Tennessee House of Representatives Cameron Sexton

Columnist Will Bowen writes that Speaker of the Tennessee House of Representatives, Cameron Sexton, does not live in the district he represents.

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How would you feel if your representative did not live in the district he claimed to represent? This is the reality for 78,000 Cumberland County and eastern Putnam County residents.

Cameron Sexton is the speaker of the Tennessee House of Representatives. He represents the 25th House district, which consists of Cumberland County and parts of Putnam County, including the city of Monterey. He has served since 2019, succeeding Glen Casada of Franklin, who resigned as speaker after texting misogynistic remarks to his chief of staff, although he remained in the legislature until 2022.

Heightened scrutiny has been brought upon the speaker after the unjust expulsion of Representatives Justin Jones of Nashville and Justin Pearson of Memphis after they participated in a peaceful protest on the House floor, much of which was during a recess called by Speaker Sexton mere seconds into the disruption. The representatives were quickly reinstated by their respective county commissioners.

According to the Capitol website, until recently, the speaker listed 186 Homestead Drive in Crossville as his official residence. This makes sense, as Crossville is within the 25th House district. However, according to records, Speaker Sexton sold this home in 2020 and bought a small condo in Cumberland County, which is listed as his primary residence.

However, a report published by journalist Judd Legum revealed that Sexton’s youngest child is enrolled at Jonathan Edwards Classical Academy, a private Christian school near Goodlettsville, which is 123 miles by car from Crossville. If the speaker lived in Crossville, why would he drive 246 miles round-trip to send his children to school?

When pressed on this issue by NewsChannel 5 Investigative Journalist Phil Williams, Sexton admitted that he and his family do live in Nashville. There are several lawmakers who own homes or condos in Nashville to be used during the time that the General Assembly is in session. However, Sexton lives in Nashville full time. He argues that this is acceptable because his duties as Speaker require him to be in Nashville very often. However, this response still does not explain why he lives in Nashville year-round, as opposed to only while the General Assembly is in session.

Furthermore, according to Cumberland County property tax data, the Sextons have unpaid property taxes on their Crossville residence dating back to 2021. Even Sexton’s Nashville home, which he purchased in 2021, has unpaid property taxes dating back to 2022, according to a new report published by Judd Legum on April 13.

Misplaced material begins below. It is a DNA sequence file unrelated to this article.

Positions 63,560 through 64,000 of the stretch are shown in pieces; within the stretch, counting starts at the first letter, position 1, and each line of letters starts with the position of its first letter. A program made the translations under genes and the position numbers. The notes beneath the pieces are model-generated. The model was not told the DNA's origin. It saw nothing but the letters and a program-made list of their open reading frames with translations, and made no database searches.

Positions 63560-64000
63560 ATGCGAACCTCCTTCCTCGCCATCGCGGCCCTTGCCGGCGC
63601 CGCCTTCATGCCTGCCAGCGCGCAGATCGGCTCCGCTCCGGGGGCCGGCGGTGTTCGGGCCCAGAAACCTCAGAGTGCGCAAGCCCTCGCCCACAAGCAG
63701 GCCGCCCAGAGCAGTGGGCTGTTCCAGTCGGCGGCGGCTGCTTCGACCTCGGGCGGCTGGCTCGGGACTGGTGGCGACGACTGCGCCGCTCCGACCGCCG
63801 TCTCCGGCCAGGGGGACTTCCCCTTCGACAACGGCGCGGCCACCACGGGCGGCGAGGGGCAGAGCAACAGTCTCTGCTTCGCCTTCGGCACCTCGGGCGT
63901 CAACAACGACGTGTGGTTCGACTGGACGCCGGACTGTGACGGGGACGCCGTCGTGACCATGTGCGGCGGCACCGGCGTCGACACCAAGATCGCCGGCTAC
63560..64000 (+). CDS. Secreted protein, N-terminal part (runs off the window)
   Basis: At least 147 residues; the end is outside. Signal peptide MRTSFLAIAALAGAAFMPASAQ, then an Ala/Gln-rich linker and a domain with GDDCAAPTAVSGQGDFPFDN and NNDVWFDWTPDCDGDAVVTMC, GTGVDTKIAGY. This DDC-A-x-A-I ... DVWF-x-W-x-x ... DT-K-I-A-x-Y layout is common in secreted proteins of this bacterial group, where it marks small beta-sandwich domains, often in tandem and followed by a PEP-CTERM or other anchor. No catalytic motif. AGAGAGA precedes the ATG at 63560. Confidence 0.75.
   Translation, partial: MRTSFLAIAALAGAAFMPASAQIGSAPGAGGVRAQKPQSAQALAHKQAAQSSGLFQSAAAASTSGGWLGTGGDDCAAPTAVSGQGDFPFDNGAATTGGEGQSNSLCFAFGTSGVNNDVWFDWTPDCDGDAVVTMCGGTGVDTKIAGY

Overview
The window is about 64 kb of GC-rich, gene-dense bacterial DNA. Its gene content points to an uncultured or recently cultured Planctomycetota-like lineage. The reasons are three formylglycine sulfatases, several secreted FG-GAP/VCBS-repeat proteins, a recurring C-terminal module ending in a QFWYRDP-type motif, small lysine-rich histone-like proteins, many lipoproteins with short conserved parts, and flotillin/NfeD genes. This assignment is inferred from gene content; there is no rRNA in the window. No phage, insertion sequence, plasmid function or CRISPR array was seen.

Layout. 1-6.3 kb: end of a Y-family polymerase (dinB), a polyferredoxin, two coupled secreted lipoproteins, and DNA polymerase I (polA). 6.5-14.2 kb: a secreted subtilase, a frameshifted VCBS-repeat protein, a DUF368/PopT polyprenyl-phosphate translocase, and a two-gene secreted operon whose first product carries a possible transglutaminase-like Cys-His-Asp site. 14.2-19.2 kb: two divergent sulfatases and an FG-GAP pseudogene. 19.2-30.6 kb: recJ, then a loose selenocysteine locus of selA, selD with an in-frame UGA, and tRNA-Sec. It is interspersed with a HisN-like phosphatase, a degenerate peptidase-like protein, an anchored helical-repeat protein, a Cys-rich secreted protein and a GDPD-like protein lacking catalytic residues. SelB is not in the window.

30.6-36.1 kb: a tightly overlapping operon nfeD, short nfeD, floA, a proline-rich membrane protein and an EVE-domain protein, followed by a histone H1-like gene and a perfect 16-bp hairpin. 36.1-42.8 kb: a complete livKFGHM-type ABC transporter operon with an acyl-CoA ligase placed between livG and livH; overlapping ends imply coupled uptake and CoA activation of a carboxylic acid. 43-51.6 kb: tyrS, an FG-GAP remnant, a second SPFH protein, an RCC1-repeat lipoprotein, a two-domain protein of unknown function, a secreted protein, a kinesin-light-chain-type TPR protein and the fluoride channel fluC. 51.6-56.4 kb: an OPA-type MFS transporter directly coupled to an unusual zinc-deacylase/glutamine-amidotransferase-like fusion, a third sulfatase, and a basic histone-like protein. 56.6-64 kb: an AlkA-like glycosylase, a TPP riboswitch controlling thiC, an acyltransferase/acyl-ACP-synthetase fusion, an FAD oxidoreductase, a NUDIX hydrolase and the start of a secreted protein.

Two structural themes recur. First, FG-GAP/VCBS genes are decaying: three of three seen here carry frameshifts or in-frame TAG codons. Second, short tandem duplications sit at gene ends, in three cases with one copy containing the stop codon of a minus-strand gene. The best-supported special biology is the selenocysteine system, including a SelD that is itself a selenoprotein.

The most damning issue revealed is Cameron’s per diem payments from the legislature. For example, according to the 2022 House Ledger Sheet, Sexton reported working on official business just 42 days outside of the four month legislative session. But when he is not conducting official business, Sexton still appears to live in Nashville.

This presents a problem due to representatives living in and around Davidson County being entitled to a much lower rate for transportation to the Capitol. In 2021, Sexton reported around $30,000 in travel expenses for a 230-mile round trip, presumably once a week while in session. However, seeing that the speaker lives in Nashville the majority of the time, this money has been, in a sense, stolen from the state. Even though the money was written off as travel expenses, as it should be if the speaker is living in Nashville full time as he stated, he will have received far too much money for travel from Crossville when, in reality, he lives in Davidson County.

When the House is up for reelection next year, do not be surprised if challenges to the speaker’s residency are utilized by Democratic opponents such as Anne Ferrell Quillen, the chair of the Cumberland County Democratic Party and two-time nominee challenging Sexton, or even individuals within his own party who are tired of the charade and want to see a transition of power.

In a statement published on April 14, Quillen stated: “Even if it's determined Sexton merely violated the spirit of the residency requirement, his absence from the district means he and his family do not experience the consequences of his actions or failures to act in the House, but those of us who live here do."

She also raised concerns about Cumberland County’s healthcare situation, which is on par with many other rural counties in the state. Quillen went on to state: "The healthcare situation here would improve if the Tennessee General Assembly would accept federal funding to provide health insurance benefits to many in the county and around the state. The House, however, refuses to even bring the issue to the floor for a vote."

Will Bowen is a sophomore studying political science. He can be reached at wbowen1@vols.utk.edu.

Columns and letters of The Daily Beacon are the views of the individual and do not necessarily reflect the views of the Beacon or the Beacon's editorial staff.

Correction: A previous version of this article misspelled Judd Legum's last name as Leger.

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